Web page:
(CNN) -- Suicide bombers are responsible for killing more than 12,000 Iraqi civilians and wounding more than 30,000 since the war began, according to study released by the British medical journal Lancet.
The study found that 1,003 documented suicide bombings accounted for 12,284 of 108,624 Iraqi civilian deaths, 11% of those killed between March 20, 2003, and December 31, 2010.
It also found such attacks accounted for 30,644 -- or 26% -- of the 117,165 documented cases of Iraqi civilians wounded within the same period.
"Suicide bombers in Iraq use suicide bombs strategically as cost-effective, precise, highly destructive weapons," said the study, which was published Saturday.
"Our findings suggest that the Iraqi civilian population suffers a substantial public health burden because it is a primary chosen target of suicide bombers and those who deploy them."
The study analyzed and compared suicide bomb casualties using data compiled by Iraq Body Count, an independent public database that documents violent Iraqi deaths using hospital, morgue, nongovernmental organizations and official figures as well as media reports.
"Certainly, our findings for documented casualties do not represent total deaths or injuries, because not every death or injury is reported, or linked to a suicide bombing as a cause," the study said.
Getting an accurate picture of the Iraq war toll is difficult at best.
The 2003 U.S.-led invasion that toppled Saddam Hussein saw the collapse of Iraq's government, including the agencies responsible for documenting deaths. Additionally, insurgent violence made hand counts by health care workers and nongovernment organizations impossible.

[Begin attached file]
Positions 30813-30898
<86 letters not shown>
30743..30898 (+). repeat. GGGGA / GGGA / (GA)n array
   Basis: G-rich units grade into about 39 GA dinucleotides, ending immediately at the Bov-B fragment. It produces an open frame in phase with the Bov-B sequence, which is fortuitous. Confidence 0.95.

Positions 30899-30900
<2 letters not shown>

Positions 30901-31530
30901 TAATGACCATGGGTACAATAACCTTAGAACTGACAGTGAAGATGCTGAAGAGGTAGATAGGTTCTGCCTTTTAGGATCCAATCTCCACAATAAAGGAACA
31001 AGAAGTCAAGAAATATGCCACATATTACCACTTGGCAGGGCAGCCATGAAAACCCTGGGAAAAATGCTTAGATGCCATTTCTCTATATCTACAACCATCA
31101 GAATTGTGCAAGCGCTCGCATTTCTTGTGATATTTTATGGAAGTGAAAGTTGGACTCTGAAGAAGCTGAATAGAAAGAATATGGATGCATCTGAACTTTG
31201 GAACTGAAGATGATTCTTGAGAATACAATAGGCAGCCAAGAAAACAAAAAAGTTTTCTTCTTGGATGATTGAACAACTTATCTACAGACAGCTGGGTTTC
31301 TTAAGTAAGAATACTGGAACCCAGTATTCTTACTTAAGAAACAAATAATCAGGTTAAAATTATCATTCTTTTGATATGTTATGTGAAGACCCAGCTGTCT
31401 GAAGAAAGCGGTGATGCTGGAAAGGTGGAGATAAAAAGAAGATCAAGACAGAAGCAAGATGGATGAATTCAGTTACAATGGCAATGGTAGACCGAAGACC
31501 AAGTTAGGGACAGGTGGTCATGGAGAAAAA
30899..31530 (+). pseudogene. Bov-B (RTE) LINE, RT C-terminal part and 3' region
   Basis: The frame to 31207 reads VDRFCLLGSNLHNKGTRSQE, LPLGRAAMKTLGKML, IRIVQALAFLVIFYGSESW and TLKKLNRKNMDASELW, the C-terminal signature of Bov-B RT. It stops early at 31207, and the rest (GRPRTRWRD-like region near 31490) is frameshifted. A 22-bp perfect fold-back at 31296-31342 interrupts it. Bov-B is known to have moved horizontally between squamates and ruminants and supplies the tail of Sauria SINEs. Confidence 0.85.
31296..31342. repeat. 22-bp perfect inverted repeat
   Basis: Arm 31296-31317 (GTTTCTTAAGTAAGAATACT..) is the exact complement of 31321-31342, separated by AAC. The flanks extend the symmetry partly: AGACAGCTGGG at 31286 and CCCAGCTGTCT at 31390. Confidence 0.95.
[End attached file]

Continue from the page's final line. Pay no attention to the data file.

Iraq Body Count has been criticized by a number of people, including those who say its data is biased, undercounted or overcounted. Proponents of the organization's data, which is published at iCasualties.org, say it is the most reliable tally of Iraqi deaths.
The Lancet also faced criticism for publishing a study in 2006 that found 600,000 Iraqi civilians had been killed during the war. The authors' findings were widely dismissed.
The latest study, which was written by Madelyn Hsiao-Rei Hicks of King's College of London, also documented the number of U.S.-led coalition forces killed in suicide bomb attacks.
During the same period from 2003 to 2010, 79 documented suicide bomb attacks were responsible for the deaths of 200 coalition troops, the study found.
Of those troops killed, 176 were American, it said.
The U.S. military said no American troops were killed in Iraq in August, marking the first month without a military casualty since the invasion.
But for Iraqis, August was one of the more deadly months of the year. On August 15, the country was struck by a barrage of suicide bombings, car bombs and gunfights that left 84 people dead and 200 wounded.
Two weeks later, at least 28 people were killed in a suicide bombing at a Sunni mosque in western Baghdad, officials said.